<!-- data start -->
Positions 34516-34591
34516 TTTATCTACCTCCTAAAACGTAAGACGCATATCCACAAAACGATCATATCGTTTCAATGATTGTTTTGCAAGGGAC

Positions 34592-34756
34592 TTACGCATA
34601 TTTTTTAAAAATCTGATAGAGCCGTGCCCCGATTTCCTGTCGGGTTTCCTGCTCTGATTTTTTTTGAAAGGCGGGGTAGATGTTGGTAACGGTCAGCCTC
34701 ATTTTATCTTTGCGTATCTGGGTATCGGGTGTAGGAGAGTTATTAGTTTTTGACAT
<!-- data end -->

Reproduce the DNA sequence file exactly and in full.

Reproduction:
Positions 34516-34591
34516 TTTATCTACCTCCTAAAACGTAAGACGCATATCCACAAAACGATCATATCGTTTCAATGATTGTTTTGCAAGGGAC

Positions 34592-34756
34592 TTACGCATA
34601 TTTTTTAAAAATCTGATAGAGCCGTGCCCCGATTTCCTGTCGGGTTTCCTGCTCTGATTTTTTTTGAAAGGCGGGGTAGATGTTGGTAACGGTCAGCCTC
34701 ATTTTATCTTTGCGTATCTGGGTATCGGGTGTAGGAGAGTTATTAGTTTTTGACAT